By Melissa Proulx, Staff Writer
A newly proposed bill that would enable community colleges throughout the Granite State to offer bachelor’s degrees to students has placed some lawmakers and university officials at odds.
“New Hampshire students carry some of the highest [student loan] debt in the nation,” said state Rep. Wayne Burton (D-Durham), one of the bill’s main sponsors. “That’s not good for them, that’s not good for the state. New Hampshire also faces a major workforce challenge in the sense demographics are going down. I foresee a very grim economic future if we don’t build the workforce in number and skills.”
Though the University of New Hampshire has dual admissions programs, which allows students to get an associates degree from community colleges like Great Bay Community College in Portsmouth and then come directly to UNH, Burton believes that this change will cater to those who aren’t able to attend traditional classes due to family or work obligations.
UNH’s student body president and Republican representative from Salem, Joe Sweeney, is also in support of the bill.
“If they could get a four year degree from a New Hampshire school that is within their price range and allows them to be flexible so they can work at the same time, I think that’s going to be a win-win for the state and for the people,” Sweeney said.
Much of the opposition for the bill, Burton believes, comes from the institutions themselves because of the potential losses they might face.
“[The bachelor degrees] tend to be in career fields that don’t compete with the four year colleges,” Burton said, citing how California is offering programs in dental hygiene, health information management, health science, and emergency services in allied health.
Even when looking at it from his position at UNH, the potential costs don’t seem to impact his opinion.
“If I was to look specifically at the university perspective on it, it might not be the best thing,” Sweeney said. “But I have faith that the university can recover from it.”
Burton said that he studied many of the other states that have similar legislation and the impact that it’s had on their well-being when drafting the legislation.
In his testimony given before the House on Tuesday, Jan. 20, Burton specifically looked at the case example of Florida, where the 25 of their 28 community colleges that offer bachelor degrees to their students have seen their enrollment nearly quadruple in the last five years.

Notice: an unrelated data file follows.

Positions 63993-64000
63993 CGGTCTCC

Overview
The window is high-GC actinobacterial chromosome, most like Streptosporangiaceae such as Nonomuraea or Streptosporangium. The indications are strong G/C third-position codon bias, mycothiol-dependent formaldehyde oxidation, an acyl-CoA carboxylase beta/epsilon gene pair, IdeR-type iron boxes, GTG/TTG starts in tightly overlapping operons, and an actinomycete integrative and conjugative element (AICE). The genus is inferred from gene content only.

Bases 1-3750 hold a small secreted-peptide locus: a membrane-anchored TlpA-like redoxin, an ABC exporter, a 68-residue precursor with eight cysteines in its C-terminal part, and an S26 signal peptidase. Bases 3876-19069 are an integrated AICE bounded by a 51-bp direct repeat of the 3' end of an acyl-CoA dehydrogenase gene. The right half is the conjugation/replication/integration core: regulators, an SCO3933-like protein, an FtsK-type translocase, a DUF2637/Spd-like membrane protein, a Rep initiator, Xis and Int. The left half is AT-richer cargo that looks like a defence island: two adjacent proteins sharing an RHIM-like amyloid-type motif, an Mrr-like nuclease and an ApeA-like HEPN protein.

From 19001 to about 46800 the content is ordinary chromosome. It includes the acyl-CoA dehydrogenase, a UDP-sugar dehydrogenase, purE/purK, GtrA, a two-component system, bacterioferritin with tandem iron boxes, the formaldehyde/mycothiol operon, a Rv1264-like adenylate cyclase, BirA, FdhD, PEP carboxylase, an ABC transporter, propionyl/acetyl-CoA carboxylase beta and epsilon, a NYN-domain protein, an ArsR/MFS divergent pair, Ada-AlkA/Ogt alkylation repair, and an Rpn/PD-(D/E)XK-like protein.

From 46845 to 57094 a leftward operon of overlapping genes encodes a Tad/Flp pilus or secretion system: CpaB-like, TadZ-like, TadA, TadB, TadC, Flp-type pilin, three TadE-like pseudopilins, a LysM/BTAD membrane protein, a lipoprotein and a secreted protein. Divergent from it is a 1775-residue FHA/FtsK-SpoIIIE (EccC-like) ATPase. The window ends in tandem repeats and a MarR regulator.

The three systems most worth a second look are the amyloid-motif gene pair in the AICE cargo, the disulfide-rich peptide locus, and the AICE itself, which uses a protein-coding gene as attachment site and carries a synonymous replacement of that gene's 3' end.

For his evidence, Burton cited an article on The Hechinger Report that was published in April 2014 written by Jon Marcus, a higher education editor. The Hechinger Report is an organization that works with other media partners in order to investigate issues relating to inequality and innovation in education.
Even with all these benefits, Burton said that his inspiration behind the legislation was to create a dialogue about how the colleges are viewed by the larger community continues. Burton, who had served as the president of North Shore Community College, said that he had noticed that a lot of people didn’t fully grasp the important role that they play for people who can’t take the traditional student path.
“Not every bill is meant to pass,” he said. “What we’re trying to do is get important issues into the daylight.”
However, not all of the opinions of those associated with UNH seem to be the same.
Dr. Regina Smick-Attisano, the executive director of the Thompson School, believes that this plan has good intentions, but says that it “certainly won’t be welcomed by us” due to the fact that there are other problems she’d like to see fixed first.
Located between the horse barns and A Lot on Mast Road, the Thompson School of Applied Science allows students a variety of associate degrees and is technically a subset of College of Life Sciences and Agriculture. However, unlike students in the dual admission program, Thompson School students must reapply in order to gain entrance into UNH, despite the fact that they are considered to be UNH students.
“There’s lots of political pressure for community colleges and universities to work closer together,” Smick-Attisano said. “I applaud that, it’s not good for students not to see a pathway. I applaud their efforts for being aware of the cost of education in the state … [But] I think we’re much too small to be duplicating efforts for students in the state.”
As of right now, the bill is currently being discussed by the House Education Committee where it will be decided whether it should be presented to Senate as is or with amendments, or if it should be rejected entirely. The committee has until the beginning of March to reach a decision, according to the bill’s docket.
“At this point, I don’t see many reasons to vote against it,” Sweeney said, if the bill were to be put to a vote. “I don’t know if there’s some blind loophole that I’m not seeing yet, or some unintended consequences I haven’t been informed of. I think it’s a pretty common sense bill because it helps people out.”